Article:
Planting project assists with Metro’s broader restoration goals at the natural area
About 40 high school students from Oregon City Service Learning Academy helped stage a homecoming this month at Metro’s Canemah Bluff Natural Area – but not the kind you’re thinking of. The student volunteers replanted 150 native sword ferns that were temporarily removed from the natural area last year during restoration and stored in pots until they could be returned.
Students planted and mulched the reclaimed ferns along a newly constructed maintenance road at Canemah Bluff, which overlooks the Willamette River south of Oregon City. Last fall, Metro created the road and strategically removed Douglas fir trees that competed with the site’s Oregon white oaks. Oaks, which have declined dramatically throughout the Willamette Valley, provide valuable wildlife habitat. The work is part of a broader plan to improve habitat, trails and visitor amenities at Canemah Bluff – one of the signature sites protected by the region’s two voter-approved natural areas bond measures.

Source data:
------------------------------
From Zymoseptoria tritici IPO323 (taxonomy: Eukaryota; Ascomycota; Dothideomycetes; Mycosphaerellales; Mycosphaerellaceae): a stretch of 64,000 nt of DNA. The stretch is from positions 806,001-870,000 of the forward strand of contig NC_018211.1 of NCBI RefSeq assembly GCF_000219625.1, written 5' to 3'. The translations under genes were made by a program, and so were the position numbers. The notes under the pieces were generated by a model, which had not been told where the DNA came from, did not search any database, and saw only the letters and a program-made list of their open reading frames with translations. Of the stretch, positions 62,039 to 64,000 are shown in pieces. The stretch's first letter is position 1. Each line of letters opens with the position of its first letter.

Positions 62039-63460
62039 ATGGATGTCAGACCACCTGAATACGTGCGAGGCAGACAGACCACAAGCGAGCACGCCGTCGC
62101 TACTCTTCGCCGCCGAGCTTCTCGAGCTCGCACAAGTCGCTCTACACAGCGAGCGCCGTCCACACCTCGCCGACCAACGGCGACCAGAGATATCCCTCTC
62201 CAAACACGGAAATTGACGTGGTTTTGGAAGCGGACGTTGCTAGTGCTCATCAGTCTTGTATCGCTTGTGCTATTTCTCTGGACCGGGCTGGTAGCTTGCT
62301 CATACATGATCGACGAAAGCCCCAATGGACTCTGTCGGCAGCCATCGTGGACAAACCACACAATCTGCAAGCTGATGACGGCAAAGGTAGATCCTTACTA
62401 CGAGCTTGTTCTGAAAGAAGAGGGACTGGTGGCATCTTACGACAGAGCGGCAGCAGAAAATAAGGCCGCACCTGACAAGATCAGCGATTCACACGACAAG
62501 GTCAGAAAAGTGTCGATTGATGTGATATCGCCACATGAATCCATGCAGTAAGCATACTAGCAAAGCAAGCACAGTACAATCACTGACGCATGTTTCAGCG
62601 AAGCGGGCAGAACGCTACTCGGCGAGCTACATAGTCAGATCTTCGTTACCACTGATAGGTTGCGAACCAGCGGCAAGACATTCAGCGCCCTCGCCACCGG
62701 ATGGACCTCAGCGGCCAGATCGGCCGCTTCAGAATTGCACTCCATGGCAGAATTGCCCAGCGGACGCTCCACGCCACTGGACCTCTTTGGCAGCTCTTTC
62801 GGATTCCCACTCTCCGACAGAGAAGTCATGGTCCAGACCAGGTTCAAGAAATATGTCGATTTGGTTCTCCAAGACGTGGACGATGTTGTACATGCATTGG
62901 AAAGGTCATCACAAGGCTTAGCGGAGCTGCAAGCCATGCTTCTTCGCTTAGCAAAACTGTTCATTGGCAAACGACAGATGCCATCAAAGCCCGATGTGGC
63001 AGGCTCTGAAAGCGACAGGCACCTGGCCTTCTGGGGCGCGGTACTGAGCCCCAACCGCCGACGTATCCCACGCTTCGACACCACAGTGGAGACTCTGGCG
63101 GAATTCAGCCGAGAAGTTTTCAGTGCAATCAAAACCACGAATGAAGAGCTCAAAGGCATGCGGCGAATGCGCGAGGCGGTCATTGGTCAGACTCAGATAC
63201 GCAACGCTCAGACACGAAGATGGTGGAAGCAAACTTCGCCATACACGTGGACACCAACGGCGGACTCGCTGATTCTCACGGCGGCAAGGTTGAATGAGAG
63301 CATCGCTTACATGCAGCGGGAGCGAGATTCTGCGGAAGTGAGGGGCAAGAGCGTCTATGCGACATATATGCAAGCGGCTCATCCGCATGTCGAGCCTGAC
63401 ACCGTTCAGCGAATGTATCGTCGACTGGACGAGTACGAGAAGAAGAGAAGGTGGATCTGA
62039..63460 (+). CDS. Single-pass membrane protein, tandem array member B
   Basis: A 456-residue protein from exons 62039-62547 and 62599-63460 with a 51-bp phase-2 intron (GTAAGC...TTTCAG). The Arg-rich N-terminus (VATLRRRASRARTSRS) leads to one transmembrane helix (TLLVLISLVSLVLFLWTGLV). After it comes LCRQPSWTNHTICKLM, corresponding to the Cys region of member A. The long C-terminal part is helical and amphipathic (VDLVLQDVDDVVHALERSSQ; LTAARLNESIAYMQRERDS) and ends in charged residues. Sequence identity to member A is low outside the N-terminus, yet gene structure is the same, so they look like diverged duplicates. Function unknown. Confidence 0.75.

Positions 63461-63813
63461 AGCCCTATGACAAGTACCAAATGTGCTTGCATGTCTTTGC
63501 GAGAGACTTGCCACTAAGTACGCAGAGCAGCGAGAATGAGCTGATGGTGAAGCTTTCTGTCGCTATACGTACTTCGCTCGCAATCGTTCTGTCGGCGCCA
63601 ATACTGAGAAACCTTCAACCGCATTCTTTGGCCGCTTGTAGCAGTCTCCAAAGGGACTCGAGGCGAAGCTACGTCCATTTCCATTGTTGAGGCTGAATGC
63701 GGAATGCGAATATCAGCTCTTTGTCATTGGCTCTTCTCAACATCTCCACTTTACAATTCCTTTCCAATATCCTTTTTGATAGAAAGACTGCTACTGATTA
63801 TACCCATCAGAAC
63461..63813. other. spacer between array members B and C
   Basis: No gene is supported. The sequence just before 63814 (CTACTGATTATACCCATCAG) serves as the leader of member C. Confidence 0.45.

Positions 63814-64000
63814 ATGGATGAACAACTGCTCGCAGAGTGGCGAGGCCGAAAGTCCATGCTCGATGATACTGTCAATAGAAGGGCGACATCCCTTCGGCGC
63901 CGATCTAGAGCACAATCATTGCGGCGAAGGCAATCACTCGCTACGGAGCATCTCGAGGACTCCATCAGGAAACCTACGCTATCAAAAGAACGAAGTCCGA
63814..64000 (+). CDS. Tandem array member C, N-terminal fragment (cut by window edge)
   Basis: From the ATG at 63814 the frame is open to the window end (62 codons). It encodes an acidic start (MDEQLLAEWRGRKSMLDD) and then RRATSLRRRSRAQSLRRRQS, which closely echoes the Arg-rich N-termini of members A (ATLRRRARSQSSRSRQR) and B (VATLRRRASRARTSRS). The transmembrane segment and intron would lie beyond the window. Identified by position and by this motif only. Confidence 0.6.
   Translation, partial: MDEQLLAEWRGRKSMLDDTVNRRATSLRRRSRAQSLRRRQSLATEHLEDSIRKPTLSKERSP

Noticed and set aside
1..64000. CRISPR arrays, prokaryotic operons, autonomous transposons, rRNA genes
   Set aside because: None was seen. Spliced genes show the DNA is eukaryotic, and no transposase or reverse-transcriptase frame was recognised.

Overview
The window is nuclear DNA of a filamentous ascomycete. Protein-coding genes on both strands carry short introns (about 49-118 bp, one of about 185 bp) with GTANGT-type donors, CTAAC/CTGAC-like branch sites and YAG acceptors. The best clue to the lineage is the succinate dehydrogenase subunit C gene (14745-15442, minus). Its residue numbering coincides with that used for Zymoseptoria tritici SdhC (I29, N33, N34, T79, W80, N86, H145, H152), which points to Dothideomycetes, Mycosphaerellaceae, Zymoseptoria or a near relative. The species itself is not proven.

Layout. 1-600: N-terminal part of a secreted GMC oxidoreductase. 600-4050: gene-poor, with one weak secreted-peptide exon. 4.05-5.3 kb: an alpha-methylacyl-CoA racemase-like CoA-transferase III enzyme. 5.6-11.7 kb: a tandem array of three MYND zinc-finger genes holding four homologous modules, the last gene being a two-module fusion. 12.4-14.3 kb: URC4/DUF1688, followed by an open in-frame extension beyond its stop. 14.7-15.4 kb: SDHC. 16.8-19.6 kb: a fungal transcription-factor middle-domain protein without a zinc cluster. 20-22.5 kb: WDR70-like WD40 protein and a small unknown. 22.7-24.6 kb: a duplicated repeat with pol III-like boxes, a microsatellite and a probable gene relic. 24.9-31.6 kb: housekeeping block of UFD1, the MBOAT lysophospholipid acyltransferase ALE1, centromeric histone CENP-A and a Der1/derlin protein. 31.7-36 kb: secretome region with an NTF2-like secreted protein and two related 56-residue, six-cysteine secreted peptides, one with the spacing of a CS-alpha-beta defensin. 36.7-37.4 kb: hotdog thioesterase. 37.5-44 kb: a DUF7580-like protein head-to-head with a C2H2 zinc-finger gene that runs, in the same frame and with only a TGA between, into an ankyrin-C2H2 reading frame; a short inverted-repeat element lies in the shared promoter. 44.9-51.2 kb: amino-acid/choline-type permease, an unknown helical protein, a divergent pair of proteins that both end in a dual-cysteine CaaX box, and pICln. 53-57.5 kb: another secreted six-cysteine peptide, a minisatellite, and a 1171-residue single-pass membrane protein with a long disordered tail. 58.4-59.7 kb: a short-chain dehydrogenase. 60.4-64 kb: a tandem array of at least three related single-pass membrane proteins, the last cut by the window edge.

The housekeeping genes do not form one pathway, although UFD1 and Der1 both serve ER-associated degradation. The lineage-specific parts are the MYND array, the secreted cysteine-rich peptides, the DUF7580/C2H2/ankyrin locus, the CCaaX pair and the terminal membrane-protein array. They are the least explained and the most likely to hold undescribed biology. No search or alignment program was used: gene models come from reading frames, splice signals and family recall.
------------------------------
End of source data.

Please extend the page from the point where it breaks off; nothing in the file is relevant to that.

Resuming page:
Service Learning Academy students have done several other projects at Canemah Bluff, including planting native flowers at the gateway, mulching planting beds and removing invasive plants along trails. Students at the public charter school earn credit by doing hands-on projects in the community.